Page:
Asked to provision for losses on Punjab foodgrain loans, India’s bankers say it should be a one-off

  • Beena Parmar, Mumbai
  • Updated: Apr 27, 2016 19:31 IST
Farmers husk wheat at a market in Amritsar. Banks are worried that loans to Punjab government to procure foodgrain may turn bad. (PTI file photo)

Banks, including State Bank of India (SBI) and HDFC Bank, expressed concerns after the Reserve Bank of India (RBI) asked lenders to provide for losses on food grain-related loans issued to the government of Punjab.

According to reports, a consortium of 30 banks extended loans of Rs 12,000 crore to fund the Punjab government’s foodgrain procurement programme. However, the RBI told lenders to mark the loans as potential non-performing assets (NPAs) and make provisions for them after Rs 20,000 crore worth of foodgrain went missing from godowns. The central bank has asked lenders to set aside 7.5% of the outstanding amounts from their earnings in the March quarter, and another 7.5% in the June quarter, which could lead to total provisioning of up to Rs 3,000 crore to the account.

Banks, meanwhile, have decided to freeze loans to the state for the time being.

“This should be a one-off,” said Gopal Krishan Kansal, chief general manager, national banking group, SBI, the country’s largest lender. “Ultimately the government is saying that there is some reconciliation issue with the FCI (Food Corporation of India) and the central government, and hopefully they will settle it in this quarter. It is unusual and so far it hasn’t happened as the government always guarantees... We have to see how things pan out and you never know ,(if other states also face issues).”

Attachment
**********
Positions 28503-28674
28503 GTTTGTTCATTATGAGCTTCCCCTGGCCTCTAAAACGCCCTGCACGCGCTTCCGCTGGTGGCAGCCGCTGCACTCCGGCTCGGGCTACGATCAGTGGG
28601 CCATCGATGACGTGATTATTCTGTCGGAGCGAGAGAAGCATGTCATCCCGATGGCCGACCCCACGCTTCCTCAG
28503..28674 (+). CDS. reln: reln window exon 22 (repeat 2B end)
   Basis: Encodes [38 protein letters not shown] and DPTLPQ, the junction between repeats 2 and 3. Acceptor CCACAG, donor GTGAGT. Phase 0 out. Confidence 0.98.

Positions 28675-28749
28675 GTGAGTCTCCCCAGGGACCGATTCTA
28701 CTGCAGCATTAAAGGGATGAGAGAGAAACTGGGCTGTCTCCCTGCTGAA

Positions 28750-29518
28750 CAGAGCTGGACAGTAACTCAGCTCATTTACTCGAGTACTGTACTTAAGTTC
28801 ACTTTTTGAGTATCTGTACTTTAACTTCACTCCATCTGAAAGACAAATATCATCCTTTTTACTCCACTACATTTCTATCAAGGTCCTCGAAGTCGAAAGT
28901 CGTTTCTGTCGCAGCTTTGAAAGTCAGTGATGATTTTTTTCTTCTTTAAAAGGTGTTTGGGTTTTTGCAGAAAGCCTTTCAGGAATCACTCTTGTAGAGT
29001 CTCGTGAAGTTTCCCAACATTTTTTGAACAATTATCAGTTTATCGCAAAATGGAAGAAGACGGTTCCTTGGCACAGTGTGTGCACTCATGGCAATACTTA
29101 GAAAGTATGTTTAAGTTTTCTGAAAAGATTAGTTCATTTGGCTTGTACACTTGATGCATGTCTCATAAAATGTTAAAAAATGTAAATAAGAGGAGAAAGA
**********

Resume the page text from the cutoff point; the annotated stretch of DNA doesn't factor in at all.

Historically, banks have never lost money in any component of food credit since the government always stands as the guarantor.

India’s second-largest private lender HDFC Bank has set aside provisions amounting to R150 crore during the January-March quarter and will make an equivalent provision in the April-June period for its exposure to the Punjab foodgrain loan.

Read: Banks fear agri NPAs as reservoirs dry up

“Obviously if there has been a provisioning, which has been mandated by the regulator, there is some concern on that,” said Paresh Sukthankar, deputy managing director of HDFC Bank. “Food credit has an element of FCI and state government exposures. In no component of food credit have banks lost money ever historically.”

On whether the government will pay back, he said: “That’s what I think the entire system will believe.”

Last week, minister of state for finance Jayant Sinha said the government was taking steps to check whether similar situation had spread to other states. “We need a systemic solution to ensure that whatever needs to be resolved across various agencies, can be done in a structured and systemic way. We are working with the RBI as well as with the banks and government agencies to ensure that the matter with respect to food stocks is satisfactorily resolved.”

”No other state government handles as much as the Punjab government. Though other states could face similar situation, the central government will try to resolve it… A freeze on lending could have further impact negatively on the rural growth after two consecutive years of droughts,” a private bank executive said.

“At the core of this decision was the missing stock of food grains worth Rs 20,000 crore from godowns in Punjab, which the state claims to have procured after taking loans from these banks… The freeze on bank lending to the government of Punjab, has blown over with the RBI issuing an authorisation of cash credit limit of Rs 17,523 crore, towards the first instalment for the procurement of wheat during the ongoing rabi season. The liquidity crunch for the government of Punjab has become a perennial problem,” according to a India Ratings and Research report.

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